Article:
House of Pain

The loaded lineup of stars in The Hateful Eight include Kurt Russell (beard), Jennifer Jason Leigh (to his right) and Tim Roth, receiving direction from Quentin Tarantino (left).

Someone needs to tell Quentin Tarantino it isn’t 1956.

Back then, after black-and-white televisions first entered American homes, and color and widescreen movies were becoming the norm, it was commonplace for large-scale epics to begin with an overture, include an intermission, and run longer than three hours. Filmmakers, critics and moviegoers were swept away by the grandeur and excess of it all, and the box office responded in kind. But by the late ’60s American culture changed, color TVs entered the fray, and the grandiose cinematic fad passed.

Just somebody forgot to clue in Tarantino, whose worst enemy has always been Quentin Tarantino. For as great as some of his movies are (Pulp Fiction), there are times when he overwrites and under-edits.

Giving him the canvas of a ’50s epic – as The Weinstein Company has done here – just encourages him to overdo everything, and not surprisingly, that’s exactly what he does in The Hateful Eight. After a lengthy Ennio Morricone (The Untouchables) orchestral overture, the first two hours of the 182-minute film are all talk. First inside a stagecoach traveling a snowy road in frosty Wyoming, then inside a cabin in which our protagonists are trapped while waiting out a snowstorm.

The dialog is clever and witty and long-winded, but it is wholly original with the exception of Tarantino’s inexplicable comfort with the N-word, which now feels trite in his movies rather than bracing.

The story is set a few years after the Civil War, and inside the stagecoach is a motley assortment of folks you’d walk to the other side of the street to avoid. They include: bounty hunter John Ruth (Kurt Russell) and his fugitive, Daisy Domergue (Jennifer Jason Leigh), former union soldier turned bounty hunter Major Marquis Warren (Samuel L. Jackson), and Chris Mannix (Walton Goggins), a loose cannon who claims to be the nearby town’s new sheriff.

With the blizzard closing in they stop at Minnie’s Haberdashery, a log cabin motel of sorts, for lodging. They’re greeted by four unfamiliar faces: Bob (Demian Bichir), who’s taking care of Minnie’s business while she’s visiting her mother, Oswaldo Mobray (Tim Roth), a hangman, cowboy Joe Gage (Michael Madsen), and Confederate General Sanford Smithers (Bruce Dern). Naturally, no one is to be trusted and things are not as they seem.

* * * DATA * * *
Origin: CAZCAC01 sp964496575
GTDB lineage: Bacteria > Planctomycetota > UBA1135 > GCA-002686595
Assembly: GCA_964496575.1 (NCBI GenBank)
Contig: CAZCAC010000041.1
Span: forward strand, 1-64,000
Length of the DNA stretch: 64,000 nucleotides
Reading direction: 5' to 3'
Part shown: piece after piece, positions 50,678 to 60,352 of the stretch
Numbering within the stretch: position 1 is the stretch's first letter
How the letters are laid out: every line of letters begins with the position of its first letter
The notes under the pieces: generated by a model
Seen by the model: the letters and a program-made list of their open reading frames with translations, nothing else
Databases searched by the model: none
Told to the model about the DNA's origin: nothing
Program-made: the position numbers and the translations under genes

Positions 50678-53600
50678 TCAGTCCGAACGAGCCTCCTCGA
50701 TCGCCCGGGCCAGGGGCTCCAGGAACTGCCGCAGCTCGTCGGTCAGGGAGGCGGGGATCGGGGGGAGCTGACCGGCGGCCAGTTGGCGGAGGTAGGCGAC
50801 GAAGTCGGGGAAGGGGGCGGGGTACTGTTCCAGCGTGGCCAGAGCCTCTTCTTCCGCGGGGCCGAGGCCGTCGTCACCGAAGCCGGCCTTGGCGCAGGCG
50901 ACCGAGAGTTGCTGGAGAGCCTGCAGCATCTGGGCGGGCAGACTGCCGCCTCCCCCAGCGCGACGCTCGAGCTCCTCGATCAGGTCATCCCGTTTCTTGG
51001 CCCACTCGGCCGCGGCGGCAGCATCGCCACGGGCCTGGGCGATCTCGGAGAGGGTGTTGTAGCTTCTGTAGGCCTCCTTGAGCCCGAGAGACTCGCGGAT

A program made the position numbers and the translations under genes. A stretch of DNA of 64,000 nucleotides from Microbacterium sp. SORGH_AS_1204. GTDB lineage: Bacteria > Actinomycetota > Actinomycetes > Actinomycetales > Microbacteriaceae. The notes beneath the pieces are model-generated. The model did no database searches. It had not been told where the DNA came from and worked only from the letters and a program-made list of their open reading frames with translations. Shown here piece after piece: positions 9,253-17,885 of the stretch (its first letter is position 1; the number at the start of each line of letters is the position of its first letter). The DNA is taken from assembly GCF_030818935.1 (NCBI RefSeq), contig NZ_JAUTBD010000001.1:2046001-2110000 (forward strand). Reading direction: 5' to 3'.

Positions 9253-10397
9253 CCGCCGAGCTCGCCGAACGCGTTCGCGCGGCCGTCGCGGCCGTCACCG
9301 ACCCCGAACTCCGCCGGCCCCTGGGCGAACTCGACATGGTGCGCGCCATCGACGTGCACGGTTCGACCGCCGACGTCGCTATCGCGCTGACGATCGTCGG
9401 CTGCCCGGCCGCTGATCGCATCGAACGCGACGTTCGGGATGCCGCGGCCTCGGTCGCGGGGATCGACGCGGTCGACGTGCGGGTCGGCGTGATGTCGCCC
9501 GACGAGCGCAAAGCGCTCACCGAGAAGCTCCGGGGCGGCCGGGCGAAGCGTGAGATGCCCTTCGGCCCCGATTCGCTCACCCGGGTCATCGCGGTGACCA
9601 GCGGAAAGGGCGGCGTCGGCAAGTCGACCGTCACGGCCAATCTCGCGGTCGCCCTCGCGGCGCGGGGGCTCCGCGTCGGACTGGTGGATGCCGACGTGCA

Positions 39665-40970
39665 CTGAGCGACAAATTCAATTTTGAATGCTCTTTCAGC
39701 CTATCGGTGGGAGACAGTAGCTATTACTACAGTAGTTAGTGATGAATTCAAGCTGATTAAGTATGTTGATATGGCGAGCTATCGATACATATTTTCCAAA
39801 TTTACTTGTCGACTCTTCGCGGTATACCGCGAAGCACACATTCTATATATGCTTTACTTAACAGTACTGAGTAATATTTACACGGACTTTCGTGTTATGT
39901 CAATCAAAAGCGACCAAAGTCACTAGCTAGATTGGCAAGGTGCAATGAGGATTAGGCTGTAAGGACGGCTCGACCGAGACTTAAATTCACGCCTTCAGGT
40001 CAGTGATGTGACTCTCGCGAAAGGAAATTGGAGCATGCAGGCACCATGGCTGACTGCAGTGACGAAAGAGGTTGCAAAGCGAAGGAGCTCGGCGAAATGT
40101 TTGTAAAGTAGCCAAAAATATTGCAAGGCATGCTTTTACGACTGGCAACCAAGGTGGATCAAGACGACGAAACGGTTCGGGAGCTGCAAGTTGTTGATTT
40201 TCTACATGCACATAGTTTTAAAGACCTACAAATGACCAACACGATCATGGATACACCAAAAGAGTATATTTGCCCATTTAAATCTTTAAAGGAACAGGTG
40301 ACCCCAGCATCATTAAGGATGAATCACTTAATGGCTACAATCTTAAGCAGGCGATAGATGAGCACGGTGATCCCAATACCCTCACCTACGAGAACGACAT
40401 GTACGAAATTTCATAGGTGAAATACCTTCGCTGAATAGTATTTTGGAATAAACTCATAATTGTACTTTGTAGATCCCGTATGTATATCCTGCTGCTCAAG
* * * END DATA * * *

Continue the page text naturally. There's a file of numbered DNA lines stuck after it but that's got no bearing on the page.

After a 12-minute intermission the film takes a different tack: Over the last hour the plot moves quickly, the violence is grisly and unexpected, there’s a flashback, and Channing Tatum appears out of nowhere. Similar to how the two halves of Kill Billwere different in tone and style, The Hateful Eight embraces extensive exposition in the first act only to have it all come to a swift and brutal resolution in the second. More balance between the two acts would’ve allowed it to feel coherently structured, which would result in the resolution meaning more.

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Everything about The Hateful Eight – the running time, dialog, musical score, violence, you name it – feels excessive.

And yet there’s something about it that’s deliciously appealing and cinematic.

Perhaps it’s Tarantino’s clear love for his subject matter shining through.

Or the fact that Tarantino’s style always allows for a rare and unique moviegoing experience, and there’s value in that at a time when homogeneity is the norm. Regardless, The Hateful Eight is both three hours at the movies that you will not soon forget and three hours you’ll never want to relive.

THE HATEFUL EIGHT (2 1/2) Directed by Quentin Tarantino • Starring Kurt Russell, Jennifer Jason Leigh, Michael Madsen, Samuel L. Jackson, Bruce Dern • Rated R • 168 min. • At Maya Cinemas, Century Cinemas Del Monte, Northridge Cinemas, Lighthouse Cinemas.

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